Introduction to LoRaWAN technology
LoRaWAN is a wireless technology that falls into the category of low-power wide area networks (LPWAN). LoRaWAN is an open standard promoted by LoRa Alliance, especially for the implementation of industrial IoT. The use of technology includes devices that benefit from wireless communication and have requirements for long-distance communication and low power consumption.
This includes devices such as a smart water meter that will report the value of the utility’s water consumption, eliminating the need for an inspector to visit the residence every few months. Another use could be the transmission of data from a gas pipeline that stretches over long distances through various terrains that may not have the appropriate infrastructure. In such a scenario, the cost of wireless communication technology would be part of what is needed to interconnect all equipment, say meteorological data. Although this flexibility is related to the cost of available data rates, it is still an attractive solution for applications where a small amount of data is exactly what is needed.
Although technology like this is being adopted in various industries, we need to consider its possible impact on our lives. LoRa sensors (where LoRa is the modulation technology used in LoRaWAN), like many other wireless technologies, are susceptible to interference attacks that can make the LoRa signal inaccessible to the receiver.
Interestingly, such an attack would not be pragmatic, not only because of the modulation countermeasures (such as frequency hopping), but also because of the long distances at which these sensors can be placed. While experiments on LoRa signal attenuation were conducted, we were more interested in exploring how you could actually deploy such an attack in the real world. We focused on understanding the requirements of such an operation and exploring what an advanced persistent threat (APT) would do in such a scenario.
To understand these limitations, we examined signal interruption first in terms of a fixed frequency and then in terms of frequency hopping. The second term refers to the tactics used to protect the signal from interference by slightly changing the transmission frequency with a pseudo-random sequence known only to the legitimate transmitter and receiver.
We looked at the interference first. We wanted to apply something selective to try to block the attack during the broadcast. This made sense from several points of view. First, the silencers are uncontrollably disturbing. This is a problem because we can’t do specialized targeting. We may disrupt our own infrastructure or involuntary purpose. In addition, they are easy to detect.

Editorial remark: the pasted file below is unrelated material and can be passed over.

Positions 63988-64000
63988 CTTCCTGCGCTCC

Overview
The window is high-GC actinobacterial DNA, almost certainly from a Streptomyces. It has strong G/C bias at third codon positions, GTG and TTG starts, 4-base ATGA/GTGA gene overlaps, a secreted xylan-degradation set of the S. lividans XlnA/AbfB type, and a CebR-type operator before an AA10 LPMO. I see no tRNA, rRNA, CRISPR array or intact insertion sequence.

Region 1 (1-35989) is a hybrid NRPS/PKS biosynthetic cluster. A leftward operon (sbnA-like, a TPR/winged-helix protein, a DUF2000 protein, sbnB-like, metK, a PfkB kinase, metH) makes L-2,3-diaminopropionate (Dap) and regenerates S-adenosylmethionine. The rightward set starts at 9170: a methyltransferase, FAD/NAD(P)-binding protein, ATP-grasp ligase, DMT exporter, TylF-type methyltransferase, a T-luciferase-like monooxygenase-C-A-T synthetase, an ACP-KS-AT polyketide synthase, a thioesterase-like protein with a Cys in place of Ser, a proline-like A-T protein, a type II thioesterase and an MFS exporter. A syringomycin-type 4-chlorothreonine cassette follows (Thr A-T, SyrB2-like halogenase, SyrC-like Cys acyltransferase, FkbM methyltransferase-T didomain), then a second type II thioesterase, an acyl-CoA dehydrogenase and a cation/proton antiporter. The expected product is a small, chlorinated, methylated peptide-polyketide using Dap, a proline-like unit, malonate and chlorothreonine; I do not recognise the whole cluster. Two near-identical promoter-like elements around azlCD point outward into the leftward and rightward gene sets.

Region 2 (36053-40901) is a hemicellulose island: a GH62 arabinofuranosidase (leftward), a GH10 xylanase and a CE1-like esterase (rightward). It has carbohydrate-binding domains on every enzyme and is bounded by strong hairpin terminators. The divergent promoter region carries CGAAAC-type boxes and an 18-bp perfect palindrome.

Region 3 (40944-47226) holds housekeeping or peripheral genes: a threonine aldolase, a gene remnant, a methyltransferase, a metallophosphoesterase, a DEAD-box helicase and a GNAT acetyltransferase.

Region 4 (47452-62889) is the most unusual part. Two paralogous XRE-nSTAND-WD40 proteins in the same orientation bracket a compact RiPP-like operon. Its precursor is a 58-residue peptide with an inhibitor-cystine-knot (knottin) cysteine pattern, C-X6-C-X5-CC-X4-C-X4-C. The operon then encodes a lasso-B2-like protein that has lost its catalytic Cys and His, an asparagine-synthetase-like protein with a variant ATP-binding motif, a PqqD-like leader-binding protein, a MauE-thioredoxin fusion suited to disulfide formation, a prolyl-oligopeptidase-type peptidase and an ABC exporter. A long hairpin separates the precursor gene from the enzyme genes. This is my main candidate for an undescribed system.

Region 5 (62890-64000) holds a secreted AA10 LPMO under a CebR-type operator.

To achieve this, we considered two approaches. The first was to determine the transmission time of LoRa packets. This approach can be considered, as LoRa sensors send several countable packets per day, usually in a predetermined time range. The second approach was to launch our attack when the sensor began transmitting. The purpose here was to send the attenuation signal as soon as the transmission started from the sensors to disrupt its payload. We decided to use the second approach, as it has an advantage over the frequency hopping approach.
The problem we had with the second technique was that we had to be close enough to the sensor to effectively block the signal. There are several methods that can be used to find a device from a radio signal. Each wave that propagates in a medium has a specific direction as it moves away from its source. Using an array of antennas, you can retrieve the location of the source of this signal. This is exactly what sonar in submarines does. Such an approach will require appropriate synchronization of the devices to calculate the difference in arrival time (TDoA) of the signal and the direction. Another attribute of the wave is its strength. Under certain conditions, you can estimate the distance to the sensor by measuring how strong or weak the signal is. The second approach is less accurate, but is also cheaper to implement because you only need one gateway without any synchronization requirements.
Defining the attack scenario
For our experiment we decided to apply:
- Localization strategy based on LoRa signal strength
- A jamming attack that is activated when the sensor sends data
For localization we used the value of the signal strength indicator (RSSI). This is a measurement of the LoRa signal strength. The relationship of RSSI and the distance in LoRa can be given by the following formula: